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Duterte must share blame for Philippines' slide in corruption index

Transparency International said country fell 14 places in a year

| Philippines
Duterte veered off course toward a bloody war on drugs.   © Reuters

Philippine President Rodrigo Duterte's pledge to fight one of Asia's worst corruption battles had a rough 12 months.

The Philippines has fallen 14 places in a year in Transparency International's latest corruption perceptions index, which was published last week. A place Duterte was elected to clean up in 2016 now ranks 113th, on par with Kazakhstan and Zambia. The Philippines has fallen 18 rungs in total on Duterte's watch.

The bad news does not stop there. Gross domestic product growth in 2019 was the slowest in eight years. While the U.S. and Japan can only dream of a 5.9% growth rate, it means Duterte has missed the two main targets voters elected him to hit. The Philippines is looking at a rocky 2020 as the trade war collides with cooling domestic growth.

Before Benigno Aquino moved into the president's Malacanang Palace in 2010, Transparency International ranked the Philippines on par with Pakistan and Bangladesh at 139th. This explains his focus on good governance until he left office in 2016.

Putting more government services online and auditing ministries reaped big dividends. Going after tax cheats strengthened Manila's balance sheet, winning its first-ever investment-grade ratings.

Voters turned to Duterte to accelerate the reform process. Nearly three decades of iron-fist rule in Davao City earned him folk-hero status. On his watch, the southern metropolis often grew faster than the national average, boasted better infrastructure and enjoyed lower crime rates.

Hopes that Duterte would apply that success nationally have dimmed. More populist than technocrat, Duterte steadily veered off course -- first, toward a bloody war on drugs that earned rebukes from Amnesty International, then, with a $180 billion infrastructure extravaganza that is fast-tracking giant projects.

Economists worried the haste might see a return to excessive government debt seen during the pre-Aquino period. Many worried, too, that oversight and environmental standards were being sacrificed in the name of speed. Manila's slide in the corruption tables validates this latter concern.

Many worry Duterte is merely empowering a new business elite -- his own, known as "Dutertegarchs" -- and worsening the extreme concentration of wealth and power among a handful of landowning families.

One graft controversy dominating headlines concerns a former top police official leading Duterte's drug war. Oscar Albayalde is being charged with corruption and allegedly covering for cops engaged in the narcotics business, all of which he denies. The scandal left Duterte with some serious explaining to do. So have concerns that the opacity surrounding infrastructure projects is engendering dodgy dealings.

The Philippines is not alone, of course. Though China and Malaysia made some progress over the last year, Australia, India and Japan failed to, and myriad others got worse. As Transparency International concluded: "The Asia Pacific region hasn't witnessed substantial progress in anti-corruption efforts or results."

Nor are such data sets gospel, as Oliver Bullough pointed out on Twitter following the report's publication. "If you're producing an index where the least-corrupt countries are doing extremely corrupt things, the index is at best meaningless," wrote the author of Moneyland: The Inside Story of the Crooks and Kleptocrats Who Rule the World.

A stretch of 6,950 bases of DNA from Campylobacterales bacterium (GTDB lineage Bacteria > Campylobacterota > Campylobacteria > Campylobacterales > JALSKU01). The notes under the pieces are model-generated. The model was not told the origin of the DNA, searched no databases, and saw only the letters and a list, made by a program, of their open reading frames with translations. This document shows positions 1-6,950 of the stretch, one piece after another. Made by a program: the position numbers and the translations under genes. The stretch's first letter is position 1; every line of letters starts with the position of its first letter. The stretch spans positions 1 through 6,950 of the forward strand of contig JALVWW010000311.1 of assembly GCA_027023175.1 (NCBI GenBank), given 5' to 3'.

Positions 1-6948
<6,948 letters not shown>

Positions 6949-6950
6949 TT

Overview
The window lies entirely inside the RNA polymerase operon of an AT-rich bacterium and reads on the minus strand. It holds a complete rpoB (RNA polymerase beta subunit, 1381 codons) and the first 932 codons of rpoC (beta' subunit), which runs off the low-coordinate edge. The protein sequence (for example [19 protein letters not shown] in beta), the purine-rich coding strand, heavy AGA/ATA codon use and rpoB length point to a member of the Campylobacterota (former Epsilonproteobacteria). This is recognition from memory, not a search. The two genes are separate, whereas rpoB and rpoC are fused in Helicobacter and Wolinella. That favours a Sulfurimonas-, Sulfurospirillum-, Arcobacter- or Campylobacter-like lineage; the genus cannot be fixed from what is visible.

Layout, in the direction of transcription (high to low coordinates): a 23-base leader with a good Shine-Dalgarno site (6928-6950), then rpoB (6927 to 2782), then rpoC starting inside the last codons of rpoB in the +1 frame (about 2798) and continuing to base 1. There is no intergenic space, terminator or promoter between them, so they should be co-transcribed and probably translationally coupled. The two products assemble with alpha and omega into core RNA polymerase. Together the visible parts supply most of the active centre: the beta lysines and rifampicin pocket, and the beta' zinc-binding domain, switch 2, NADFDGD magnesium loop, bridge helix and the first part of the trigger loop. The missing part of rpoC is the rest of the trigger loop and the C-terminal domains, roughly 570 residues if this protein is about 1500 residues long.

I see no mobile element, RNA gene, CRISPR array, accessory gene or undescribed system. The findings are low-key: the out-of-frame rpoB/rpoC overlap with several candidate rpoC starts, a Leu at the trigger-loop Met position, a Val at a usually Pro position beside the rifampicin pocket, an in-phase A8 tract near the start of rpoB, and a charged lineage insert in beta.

Fair point, considering the crony capitalism Trump brought to Washington. The U.S. was not the only corruption backslider among Group of Seven members over the last year -- Britain, Canada and France are also losing ground.

The problem is that graft inhibits growth, and the Philippines can ill afford this.

True, top-line Philippine growth does not look so bad in a region facing intensifying headwinds from the U.S.-China trade war, India's slowdown and more. Yet where that growth is coming from, and the manner in which it is generated, raises concerns. One driver is three interest rate cuts in 2019. Another: Duterte's giant "Build, Build, Build" infrastructure push.

Both amount to a short-term sugar high, one coming in handy as trade-war uncertainties dampen demand. Unless Duterte's team works steadily to restructure a long-neglected economy and increase efficiency across sectors, though, there is little self-reinforcing about today's growth. Nor is it likely to trickle down to those who need it most.

The 34% jump in public-works construction in the fourth quarter worked wonders for keeping annual growth close to 6%, but such spending bursts cannot be sustained over the next few quarters. Even more important, the worse Manila's graft troubles get, the less growth will be widely shared.

Another reason Duterte might like to forget 2019: the number of families viewing themselves as poor just hit a five-year high of 13.1 million. That finding, from a Social Weather Stations survey, speaks to the importance of eradicating corruption. A labyrinthine business culture, teeming with rent-seeking middleman and women, squanders the fruits of rapid GDP.

Strongmen like Duterte often come to power arguing they, and only they, have the power and will to get big things done. It is high time he exerted power where it is most needed: marshaling the Philippines into the ranks of the most innovative and trusted economies.

William Pesek is an award-winning Tokyo-based journalist and author of "Japanization: What the World Can Learn from Japan's Lost Decades."

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